Graeme has worked at the RSPB for 15 years, and has input to spoon-billed sandpiper work since 2009. He is happiest outside in the field but his job, using remote sensing and GIS data, sees him tied to a computer in an office most of the time. He has undertaken spoon-billed sandpiper surveys on the Gulf of Mottoma in two winters; something which he lists among the highlights of his 15 years at RSPB. His particular interest is identification and monitoring of spoon-billed sandpiper habitats from remote sensing. When not at work he can be found outside, birding or riding one of his fleet of bikes.
Incredible and moving footage of Spoonie's 05 and P7 in the Inner Gulf of #Thailand. An homage to this little bird flying towards extinction, and to our host country for its critical role in the race to save it and secure a future for Spoonies #SaveSpoonie https://youtu.be/U3-9xlJ8tfM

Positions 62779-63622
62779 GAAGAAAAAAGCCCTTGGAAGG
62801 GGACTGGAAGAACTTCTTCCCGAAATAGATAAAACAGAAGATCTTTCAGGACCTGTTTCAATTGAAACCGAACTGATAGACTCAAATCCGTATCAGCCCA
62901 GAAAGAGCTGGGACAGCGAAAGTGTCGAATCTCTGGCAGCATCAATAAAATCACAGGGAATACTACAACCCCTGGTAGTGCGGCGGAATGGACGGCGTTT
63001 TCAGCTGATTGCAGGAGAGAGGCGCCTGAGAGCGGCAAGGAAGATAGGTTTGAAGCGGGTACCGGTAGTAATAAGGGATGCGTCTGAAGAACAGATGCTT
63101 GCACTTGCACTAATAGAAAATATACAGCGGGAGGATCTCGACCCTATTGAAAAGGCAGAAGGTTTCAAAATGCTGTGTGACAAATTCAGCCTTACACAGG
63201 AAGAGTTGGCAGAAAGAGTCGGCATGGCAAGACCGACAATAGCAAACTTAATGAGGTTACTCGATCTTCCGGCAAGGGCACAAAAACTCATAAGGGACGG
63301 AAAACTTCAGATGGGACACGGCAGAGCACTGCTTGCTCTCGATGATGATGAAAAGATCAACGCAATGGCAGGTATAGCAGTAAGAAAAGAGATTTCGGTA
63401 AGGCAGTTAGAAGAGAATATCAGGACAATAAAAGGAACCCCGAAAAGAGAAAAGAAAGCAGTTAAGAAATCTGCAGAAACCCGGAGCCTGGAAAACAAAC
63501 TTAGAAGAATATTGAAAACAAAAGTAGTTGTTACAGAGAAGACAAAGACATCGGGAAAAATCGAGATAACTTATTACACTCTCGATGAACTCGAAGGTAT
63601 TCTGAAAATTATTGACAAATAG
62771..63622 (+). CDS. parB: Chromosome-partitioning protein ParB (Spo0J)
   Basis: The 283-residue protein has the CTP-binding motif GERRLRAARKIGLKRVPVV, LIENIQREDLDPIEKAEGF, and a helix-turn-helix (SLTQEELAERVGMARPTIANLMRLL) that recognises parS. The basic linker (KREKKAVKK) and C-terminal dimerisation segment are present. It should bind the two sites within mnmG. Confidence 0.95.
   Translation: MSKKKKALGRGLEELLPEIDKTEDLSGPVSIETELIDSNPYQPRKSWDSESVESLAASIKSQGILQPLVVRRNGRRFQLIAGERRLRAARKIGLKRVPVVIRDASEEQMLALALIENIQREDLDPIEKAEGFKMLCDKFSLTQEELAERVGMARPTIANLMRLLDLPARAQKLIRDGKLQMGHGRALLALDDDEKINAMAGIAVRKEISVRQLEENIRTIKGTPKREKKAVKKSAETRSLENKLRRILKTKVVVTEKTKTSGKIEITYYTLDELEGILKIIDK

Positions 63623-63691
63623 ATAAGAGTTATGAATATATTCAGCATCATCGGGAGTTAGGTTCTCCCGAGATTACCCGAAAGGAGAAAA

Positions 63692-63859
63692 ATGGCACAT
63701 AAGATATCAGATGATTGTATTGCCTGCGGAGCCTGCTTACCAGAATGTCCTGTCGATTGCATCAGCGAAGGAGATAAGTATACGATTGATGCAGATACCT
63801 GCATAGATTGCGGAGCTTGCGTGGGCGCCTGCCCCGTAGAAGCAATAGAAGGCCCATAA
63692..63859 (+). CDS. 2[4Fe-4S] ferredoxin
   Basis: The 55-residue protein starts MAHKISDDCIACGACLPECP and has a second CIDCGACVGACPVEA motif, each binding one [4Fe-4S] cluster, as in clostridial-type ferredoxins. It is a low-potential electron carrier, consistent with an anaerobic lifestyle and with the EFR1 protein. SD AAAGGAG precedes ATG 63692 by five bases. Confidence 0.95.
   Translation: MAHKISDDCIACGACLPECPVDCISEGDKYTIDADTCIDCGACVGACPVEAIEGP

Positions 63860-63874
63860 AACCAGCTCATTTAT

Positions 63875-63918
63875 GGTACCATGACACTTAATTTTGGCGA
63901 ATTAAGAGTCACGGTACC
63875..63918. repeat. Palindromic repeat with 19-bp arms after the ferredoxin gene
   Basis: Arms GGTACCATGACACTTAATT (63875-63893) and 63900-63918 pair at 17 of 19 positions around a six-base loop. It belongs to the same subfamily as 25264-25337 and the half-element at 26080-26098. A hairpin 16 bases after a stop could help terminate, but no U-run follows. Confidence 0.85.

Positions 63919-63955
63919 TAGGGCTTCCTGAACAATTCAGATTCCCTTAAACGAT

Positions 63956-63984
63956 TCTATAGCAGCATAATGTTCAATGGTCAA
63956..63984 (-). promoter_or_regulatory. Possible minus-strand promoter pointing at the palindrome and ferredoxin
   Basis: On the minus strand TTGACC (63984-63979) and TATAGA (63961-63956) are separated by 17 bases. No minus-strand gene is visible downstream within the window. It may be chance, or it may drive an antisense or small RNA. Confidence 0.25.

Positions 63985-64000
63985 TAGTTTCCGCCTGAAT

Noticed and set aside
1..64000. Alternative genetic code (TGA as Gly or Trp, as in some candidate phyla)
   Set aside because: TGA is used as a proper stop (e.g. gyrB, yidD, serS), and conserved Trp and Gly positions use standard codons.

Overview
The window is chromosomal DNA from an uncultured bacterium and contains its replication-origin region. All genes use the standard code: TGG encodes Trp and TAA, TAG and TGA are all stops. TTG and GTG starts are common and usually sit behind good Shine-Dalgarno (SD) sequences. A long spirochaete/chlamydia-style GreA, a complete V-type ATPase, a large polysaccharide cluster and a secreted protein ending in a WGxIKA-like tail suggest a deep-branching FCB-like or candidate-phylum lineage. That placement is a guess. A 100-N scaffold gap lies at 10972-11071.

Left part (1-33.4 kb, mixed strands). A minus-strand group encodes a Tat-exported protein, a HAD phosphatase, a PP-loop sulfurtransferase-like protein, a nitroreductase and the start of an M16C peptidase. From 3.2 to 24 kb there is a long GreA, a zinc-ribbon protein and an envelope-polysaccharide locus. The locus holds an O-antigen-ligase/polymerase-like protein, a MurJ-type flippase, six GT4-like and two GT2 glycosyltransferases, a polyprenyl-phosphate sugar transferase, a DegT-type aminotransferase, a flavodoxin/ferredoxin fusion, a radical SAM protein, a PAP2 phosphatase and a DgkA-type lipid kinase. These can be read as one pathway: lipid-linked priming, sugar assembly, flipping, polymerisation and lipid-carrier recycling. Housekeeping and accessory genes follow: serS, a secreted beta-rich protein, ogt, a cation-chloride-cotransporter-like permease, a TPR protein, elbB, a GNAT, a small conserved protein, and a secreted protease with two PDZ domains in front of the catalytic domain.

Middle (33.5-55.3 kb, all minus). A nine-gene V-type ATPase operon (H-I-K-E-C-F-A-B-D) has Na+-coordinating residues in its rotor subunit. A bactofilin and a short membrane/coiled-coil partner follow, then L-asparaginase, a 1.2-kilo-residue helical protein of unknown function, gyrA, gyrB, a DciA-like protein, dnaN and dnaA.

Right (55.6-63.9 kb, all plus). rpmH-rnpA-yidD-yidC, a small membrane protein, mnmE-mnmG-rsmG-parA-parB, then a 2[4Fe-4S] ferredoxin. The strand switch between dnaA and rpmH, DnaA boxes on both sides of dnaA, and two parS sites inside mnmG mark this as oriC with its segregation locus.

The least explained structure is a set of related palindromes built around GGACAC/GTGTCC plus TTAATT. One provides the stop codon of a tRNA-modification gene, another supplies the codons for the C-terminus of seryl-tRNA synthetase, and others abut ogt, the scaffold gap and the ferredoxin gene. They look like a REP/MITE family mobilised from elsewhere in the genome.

#SaveSpoonie @SBS_TF @SBS_in_China @EAAFP
Everyone uses Twitter now, but nothing beats the natural tweet of the beautiful but endangered spoon-billed sandpiper. Watch @CWilson_FCDO latest video as she explores the important UK-China work to protect biodiversity #COP15 #COP26 @WWTworldwide @Natures_Voice
Changes in intertidal mudflats may have contributed to a decline in spoon-billed sandpipers in 2019
Update of latest research in @GrahamFAppleton #WaderTales spoonies blog https://wadertales.wordpress.com/2020/10/22/spoon-billed-sandpipers-track-and-trace/
Paper by Qing Chang et al @WaderStudy https://bit.ly/3C4UvY4 #Ornithology #Waders